[Paleopsych] CHE: Malaysia's Stagnation
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Thu Nov 17 20:42:17 UTC 2005
The Chronicle of Higher Education, 5.11.11
Ethnic quotas and a byzantine bureaucracy hamper the country's attempt
to become a scientific powerhouse
By MARTHA ANN OVERLAND
Kuala Lumpur, Malaysia
After graduating from medical school in Canada in the 1970s, Eng Hin
Lee was eager to return home. The young Malaysian doctor wanted to be
closer to his family, and he was tired of the harsh Canadian winters
that never seemed to end. He also missed the simple pleasures of home,
such as eating Chinese dim sum, which means "to touch the heart."
Dr. Lee knew that Malaysia, a young country hobbled by poverty, could
not match the opportunities and salaries paid abroad. But he felt
strongly that there was a place for him there. So the young doctor
packed his bags and moved home.
"I wanted to go back to help," says Dr. Lee. Yet when he returned it
became obvious it would be difficult to pursue his research goals.
Biomedical science in Malaysia was in its nascent stage. Labs were
pitifully equipped. There was no significant scientific environment in
which to grow or contribute.
After two frustrating years, he packed his bags again. But it wasn't
because of the money. It wasn't because of the labs. Dr. Lee, who is
ethnically Chinese, did not feel welcome in his own country. Racial
policies that had been put in place while he was away made it clear to
him that he would never advance.
For years the Chinese community in Malaysia had excelled in education
and in business. The majority Malay community of farmers and fisherman
controlled little of the country's wealth. Following anti-Chinese
riots in 1969, however, Malaysia aggressively put into place national
policies to promote the country's Bumiputra, or "sons of the soil."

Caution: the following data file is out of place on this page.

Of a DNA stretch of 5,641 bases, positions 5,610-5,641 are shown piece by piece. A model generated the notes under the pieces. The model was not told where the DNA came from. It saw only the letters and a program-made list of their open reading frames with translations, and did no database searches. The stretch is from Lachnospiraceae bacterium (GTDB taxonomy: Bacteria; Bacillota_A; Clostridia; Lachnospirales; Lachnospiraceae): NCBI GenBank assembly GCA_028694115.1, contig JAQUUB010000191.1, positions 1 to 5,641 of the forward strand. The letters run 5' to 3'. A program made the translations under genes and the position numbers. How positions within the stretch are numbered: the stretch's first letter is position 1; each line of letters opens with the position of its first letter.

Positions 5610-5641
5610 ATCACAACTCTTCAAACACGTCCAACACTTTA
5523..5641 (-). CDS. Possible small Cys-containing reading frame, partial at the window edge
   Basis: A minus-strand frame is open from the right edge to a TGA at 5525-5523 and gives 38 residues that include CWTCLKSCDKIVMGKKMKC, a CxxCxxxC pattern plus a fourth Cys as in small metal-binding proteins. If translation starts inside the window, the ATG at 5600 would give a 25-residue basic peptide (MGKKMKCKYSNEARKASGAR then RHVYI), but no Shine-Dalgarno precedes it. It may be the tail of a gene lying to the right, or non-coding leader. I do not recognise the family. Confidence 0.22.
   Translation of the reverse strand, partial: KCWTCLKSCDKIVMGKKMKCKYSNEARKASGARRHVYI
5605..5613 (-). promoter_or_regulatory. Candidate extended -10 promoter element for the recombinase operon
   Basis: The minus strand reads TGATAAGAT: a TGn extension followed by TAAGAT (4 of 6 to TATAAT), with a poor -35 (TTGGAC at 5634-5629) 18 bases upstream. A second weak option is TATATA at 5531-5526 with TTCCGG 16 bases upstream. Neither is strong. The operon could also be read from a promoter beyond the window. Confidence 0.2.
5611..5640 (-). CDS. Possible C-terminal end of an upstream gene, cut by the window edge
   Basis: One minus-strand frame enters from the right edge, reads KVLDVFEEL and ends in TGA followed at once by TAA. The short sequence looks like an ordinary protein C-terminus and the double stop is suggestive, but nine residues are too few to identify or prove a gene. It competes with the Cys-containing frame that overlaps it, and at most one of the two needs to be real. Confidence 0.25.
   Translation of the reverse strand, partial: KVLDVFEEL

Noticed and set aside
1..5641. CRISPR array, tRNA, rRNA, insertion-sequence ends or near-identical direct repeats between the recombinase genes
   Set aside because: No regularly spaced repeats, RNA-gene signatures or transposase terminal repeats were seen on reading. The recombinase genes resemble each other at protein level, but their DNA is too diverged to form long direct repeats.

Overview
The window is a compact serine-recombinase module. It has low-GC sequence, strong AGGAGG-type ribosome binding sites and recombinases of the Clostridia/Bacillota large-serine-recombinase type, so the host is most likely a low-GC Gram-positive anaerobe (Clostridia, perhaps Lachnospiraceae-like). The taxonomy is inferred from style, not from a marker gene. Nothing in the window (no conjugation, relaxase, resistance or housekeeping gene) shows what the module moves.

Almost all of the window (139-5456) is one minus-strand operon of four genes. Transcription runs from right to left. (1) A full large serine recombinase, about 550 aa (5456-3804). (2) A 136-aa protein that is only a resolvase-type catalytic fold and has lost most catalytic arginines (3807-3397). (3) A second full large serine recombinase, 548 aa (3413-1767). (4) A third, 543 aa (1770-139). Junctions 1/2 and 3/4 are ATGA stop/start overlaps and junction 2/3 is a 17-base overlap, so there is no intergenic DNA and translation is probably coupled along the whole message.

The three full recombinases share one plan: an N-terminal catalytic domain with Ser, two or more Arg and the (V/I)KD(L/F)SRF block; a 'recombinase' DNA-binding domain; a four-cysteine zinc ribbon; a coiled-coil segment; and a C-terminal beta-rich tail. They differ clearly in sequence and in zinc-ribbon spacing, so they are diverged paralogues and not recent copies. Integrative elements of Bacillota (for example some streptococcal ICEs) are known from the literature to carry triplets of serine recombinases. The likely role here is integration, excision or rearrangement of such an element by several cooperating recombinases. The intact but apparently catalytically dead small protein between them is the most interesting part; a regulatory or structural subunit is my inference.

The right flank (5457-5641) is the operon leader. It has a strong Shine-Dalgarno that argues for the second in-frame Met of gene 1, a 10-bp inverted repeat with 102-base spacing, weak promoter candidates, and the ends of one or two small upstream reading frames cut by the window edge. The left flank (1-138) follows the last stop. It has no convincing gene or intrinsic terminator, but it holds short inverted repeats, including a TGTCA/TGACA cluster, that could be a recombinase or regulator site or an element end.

Quotas governing everything from education to employment suddenly put
the brakes on the aspirations of the country's minorities.
"It was obvious you wouldn't get very far if you weren't the right
race," says Dr. Lee.
Today he works at the National University of Singapore, where he is in
charge of a huge lab that is conducting cutting-edge research in
stem-cell biology. Dr. Lee, an orthopedic surgeon, leads a team of top
scientists culled from all over the world.
"Having come here I think I made the right choice," says Dr. Lee,
referring to Singapore's premier teaching hospital. In Malaysia, "I
probably would not have become a head of department and dean of the
Faculty of Medicine."
Malaysia's racial policies have changed little since Dr. Lee left 30
years ago. Today Malays are practically guaranteed admission into
public universities, and they receive nearly all of the scholarships
despite performing lower academically than other ethnic groups. By
law, Malays are given most of the government jobs and are awarded most
of the business contracts. Bumiputra even pay lower interest rates and
Unable to gain admission into the few quality universities in the
country, each year tens of thousands of young Chinese and Indian
Malaysians leave to attend institutions abroad. With few jobs open to
them if they were to return, the best and brightest rarely come back.
Efforts to lure Malaysian-born scientists home through its Brain Gain
schemes, begun 10 years ago, have been an embarrassment.
A Losing Proposition
Yet Malaysia, like neighboring Singapore, is banking on becoming a
biotechnology hub. Hoping to offset its declining electronics
manufacturing industry, the nation has invested millions of dollars to
build science parks and research facilities. And like Singapore, it
has launched a major campaign to lure top-notch scientists to its
But Malaysia's ethnic policies have come back to haunt it.
Despite the similarities between the two countries, which until 1965
were one and the same, the results could not be more different.
Malaysia has failed to attract even a tiny fraction of the 35,000
scientists the government says it needs to become a biotech
powerhouse. In fact, Malaysia has lost far more people to brain drain
than it has been able to hire from abroad.
Even efforts to bolster Malaysia's science infrastructure have
attracted few takers. Projects such as the Multimedia Super Corridor
have ended up as fancy office space for foreign high-tech companies.
The once much-touted BioValley, envisioned along the lines of
Singapore's Biopolis, remains an empty dirt lot two years after it was
announced. And though the government is spending more money on
research and laboratory facilities, even the Ministry of Science,
Technology and Innovation grudgingly admits that the number of patent
applications has barely budged from where it was 10 years ago.